You also need to identify what your current lifestyle will allow you to do.  Are you going to try to trade full-time?  Do you have a full-time career?  If you have a full-time job, it will be challenging to dive right in as full-time trader.  You will need more time to study and educate yourself on the market and do the necessary research.  What does your lifestyle allow?  

Once you determine your goals and lifestyle, write them down and then match them up.  This will help you figure out how to achieve these goals based on where you are right now and where you ultimately want to be.

2) Surround yourself with Successful Mentors/Ideologies:

The road to investing in the market may feel daunting, but keep in mind that someone’s already successfully done what you want to achieve!  Research who these people are and their journeys to success.  For example, if you want to be a long-term investor and want to try value investing, then check out Warren Buffett.  If you want to look at growth stocks, check out the book “How to Make Money in Stocks” by William O’Neil.  His book talks about stocks that have historically been successful and identifies what those traits are.  This will help you set-up your scans when you are ready to buy stocks in the market. 

Surround yourself with mentors…whether it is a blog, YouTube channel, book, etc.  Social media also makes it so easy to reach out to these mentors.  You may be surprised that these people may want to help.  Remember, they started out just like you did at one point in their lives. 

3) Develop a Business Plan:

5 Things I Wish I Knew BEFORE I Started TradingDevelop a Business Plan around your methodology.  A book that I found useful is “Super Trader” by Van Tharp.  He goes into detail about developing a business plan around your trading, the psychology behind the trade, as well as risk management and position sizing.  Something I discovered is that Position Sizing and Risk Management are more important than the stocks you pick.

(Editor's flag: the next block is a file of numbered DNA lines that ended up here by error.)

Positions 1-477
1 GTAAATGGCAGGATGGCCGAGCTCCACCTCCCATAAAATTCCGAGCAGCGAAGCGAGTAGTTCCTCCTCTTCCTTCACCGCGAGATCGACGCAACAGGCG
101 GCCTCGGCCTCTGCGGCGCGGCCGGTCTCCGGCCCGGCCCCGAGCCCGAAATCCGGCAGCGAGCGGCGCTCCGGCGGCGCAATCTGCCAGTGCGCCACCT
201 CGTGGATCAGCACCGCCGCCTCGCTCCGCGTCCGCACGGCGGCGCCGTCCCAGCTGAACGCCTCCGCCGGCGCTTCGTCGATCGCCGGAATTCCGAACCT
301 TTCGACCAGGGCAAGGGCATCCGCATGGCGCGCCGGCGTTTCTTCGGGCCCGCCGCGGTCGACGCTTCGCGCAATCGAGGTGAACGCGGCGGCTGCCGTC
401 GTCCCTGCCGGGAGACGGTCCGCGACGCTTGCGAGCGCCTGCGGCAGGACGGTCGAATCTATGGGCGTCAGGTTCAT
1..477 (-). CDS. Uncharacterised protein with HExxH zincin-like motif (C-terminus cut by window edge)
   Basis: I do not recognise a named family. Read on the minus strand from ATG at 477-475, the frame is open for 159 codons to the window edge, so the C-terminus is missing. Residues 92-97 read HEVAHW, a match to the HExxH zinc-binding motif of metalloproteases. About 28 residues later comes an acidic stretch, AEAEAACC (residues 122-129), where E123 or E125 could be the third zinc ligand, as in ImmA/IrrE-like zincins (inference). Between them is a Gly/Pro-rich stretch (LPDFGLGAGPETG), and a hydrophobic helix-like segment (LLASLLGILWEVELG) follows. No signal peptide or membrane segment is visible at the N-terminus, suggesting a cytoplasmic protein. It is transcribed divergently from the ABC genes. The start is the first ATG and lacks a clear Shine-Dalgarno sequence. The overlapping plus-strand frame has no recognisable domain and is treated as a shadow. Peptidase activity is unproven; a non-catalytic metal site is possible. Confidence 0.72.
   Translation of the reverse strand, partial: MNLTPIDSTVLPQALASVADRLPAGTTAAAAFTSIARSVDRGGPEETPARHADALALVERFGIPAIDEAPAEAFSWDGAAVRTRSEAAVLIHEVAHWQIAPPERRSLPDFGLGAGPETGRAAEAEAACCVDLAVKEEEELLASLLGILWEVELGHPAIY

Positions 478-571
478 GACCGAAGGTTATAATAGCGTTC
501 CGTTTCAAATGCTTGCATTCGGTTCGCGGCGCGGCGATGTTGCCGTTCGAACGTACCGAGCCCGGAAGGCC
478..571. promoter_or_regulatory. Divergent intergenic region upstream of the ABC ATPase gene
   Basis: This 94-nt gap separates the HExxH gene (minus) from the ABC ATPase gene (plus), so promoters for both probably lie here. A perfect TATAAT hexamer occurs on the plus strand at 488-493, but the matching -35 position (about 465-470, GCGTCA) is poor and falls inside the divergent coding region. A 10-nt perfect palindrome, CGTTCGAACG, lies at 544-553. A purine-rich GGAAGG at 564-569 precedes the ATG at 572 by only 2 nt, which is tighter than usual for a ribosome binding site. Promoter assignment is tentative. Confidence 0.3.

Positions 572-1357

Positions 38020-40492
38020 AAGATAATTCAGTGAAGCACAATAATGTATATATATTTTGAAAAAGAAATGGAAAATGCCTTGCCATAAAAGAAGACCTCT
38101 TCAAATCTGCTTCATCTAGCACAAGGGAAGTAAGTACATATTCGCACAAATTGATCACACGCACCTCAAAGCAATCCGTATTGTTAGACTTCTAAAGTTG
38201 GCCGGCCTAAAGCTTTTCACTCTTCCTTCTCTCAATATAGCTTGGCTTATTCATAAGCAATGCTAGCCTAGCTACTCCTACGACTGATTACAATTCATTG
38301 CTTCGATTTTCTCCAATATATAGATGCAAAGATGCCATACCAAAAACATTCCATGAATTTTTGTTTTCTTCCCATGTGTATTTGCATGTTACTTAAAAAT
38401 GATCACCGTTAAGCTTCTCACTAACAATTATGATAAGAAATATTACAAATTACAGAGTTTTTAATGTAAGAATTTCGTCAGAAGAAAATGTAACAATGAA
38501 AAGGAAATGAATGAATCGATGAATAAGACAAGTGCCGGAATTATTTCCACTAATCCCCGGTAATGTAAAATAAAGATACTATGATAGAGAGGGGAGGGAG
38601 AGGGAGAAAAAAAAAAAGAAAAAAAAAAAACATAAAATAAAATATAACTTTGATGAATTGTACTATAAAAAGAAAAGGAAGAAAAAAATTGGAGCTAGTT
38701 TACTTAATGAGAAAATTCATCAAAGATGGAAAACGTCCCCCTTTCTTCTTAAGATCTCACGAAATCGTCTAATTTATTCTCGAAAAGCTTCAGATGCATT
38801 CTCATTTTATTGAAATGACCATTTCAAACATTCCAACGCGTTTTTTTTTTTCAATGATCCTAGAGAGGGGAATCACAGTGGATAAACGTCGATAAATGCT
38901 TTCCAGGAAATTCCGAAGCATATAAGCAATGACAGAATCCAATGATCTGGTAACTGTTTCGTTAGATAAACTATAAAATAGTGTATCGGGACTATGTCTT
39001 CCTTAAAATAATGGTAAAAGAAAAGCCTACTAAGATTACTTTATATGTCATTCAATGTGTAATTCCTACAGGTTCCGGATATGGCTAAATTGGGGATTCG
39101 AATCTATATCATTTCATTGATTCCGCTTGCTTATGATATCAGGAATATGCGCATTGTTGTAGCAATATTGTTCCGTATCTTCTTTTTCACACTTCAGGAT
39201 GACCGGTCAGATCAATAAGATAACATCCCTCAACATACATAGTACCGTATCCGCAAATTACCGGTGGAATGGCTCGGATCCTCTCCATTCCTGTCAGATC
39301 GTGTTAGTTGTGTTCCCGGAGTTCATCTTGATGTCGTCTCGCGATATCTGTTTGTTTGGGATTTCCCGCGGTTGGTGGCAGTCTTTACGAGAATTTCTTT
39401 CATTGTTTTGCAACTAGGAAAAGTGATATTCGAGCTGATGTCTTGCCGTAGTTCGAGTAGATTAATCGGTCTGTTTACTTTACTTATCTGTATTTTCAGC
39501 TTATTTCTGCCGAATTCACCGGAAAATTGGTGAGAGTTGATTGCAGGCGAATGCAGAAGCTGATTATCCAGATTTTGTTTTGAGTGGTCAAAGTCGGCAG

Now that you have identified what your goals are and what your lifestyle is, the next step is to figure out what you intend to trade.  What type of markets, Stocks, or ETFs are you looking to trade?  Write this down and have a business plan for each method of planning and style of trading.  My advice is to have separate plan for each methodology.  For example, keep your “Shorter term trades” in one account, “Long-term retirement trades” in a another account, etc.  Focus on one goal, become proficient and then take some time to learn.  What may take you a year or two to learn will last you the rest of your trading career.  Take the time to learn your craft!   

Also, be sure to note the following in your business plan.  When do you intend to trade?  Where are your ideas going to come from (your own research, reading newspaper, blogs, etc.)?   Be careful about having too many sources because this larger funnel of ideas will be tough to manage.  Instead, try to focus on one. 

4) Create a Trading Plan:

Develop a trading plan for each trade you are going to have.  You can download a free trading plan template by clicking here. This trading plan will help keep you organized regarding what stocks you are trading.  Write down what your actual plan is for this trade and do all this grunt work before you enter the trade.  Note on your trading plan where do you plan to enter, under what circumstances, and what is your exit strategy.  Keep track of the reward and risk of the trade.  What are your reasons and basic idea for the trade?  What do you like about the company and the stock?   Whatever is the answer, write it down!  Also, remember that trading is also emotional so keep track of overall feelings about the transaction.  Trust your gut!  Think about the other person and why they are selling to you.  Step away as a neutral observer. 

5) Everyone Takes Losses

5 Things I Wish I Knew BEFORE I Started TradingWhen you are finally ready to fund your account and start trading, start out small!  Make sure it’s an amount you’re not worried about losing if you lose all of it.  You will make mistakes and everyone takes losses.  It’s a learning process.  Be prepared to lose.  Continue to adapt your process and when you are consistently successful, then allocate more dollars to grow your fund.  Don’t forget to review your trading plan and your business plan once a quarter or at least semi-annually to look at all trades.  This will help you continue to grow as a trader and see what’s going right and wrong.   

These are the 5 helpful tips I wish I knew when I first started trading.  This upfront work is going to save you so much time and money.  I wish you much success with your trading!

Leave a comment on below and share what tips have worked for you.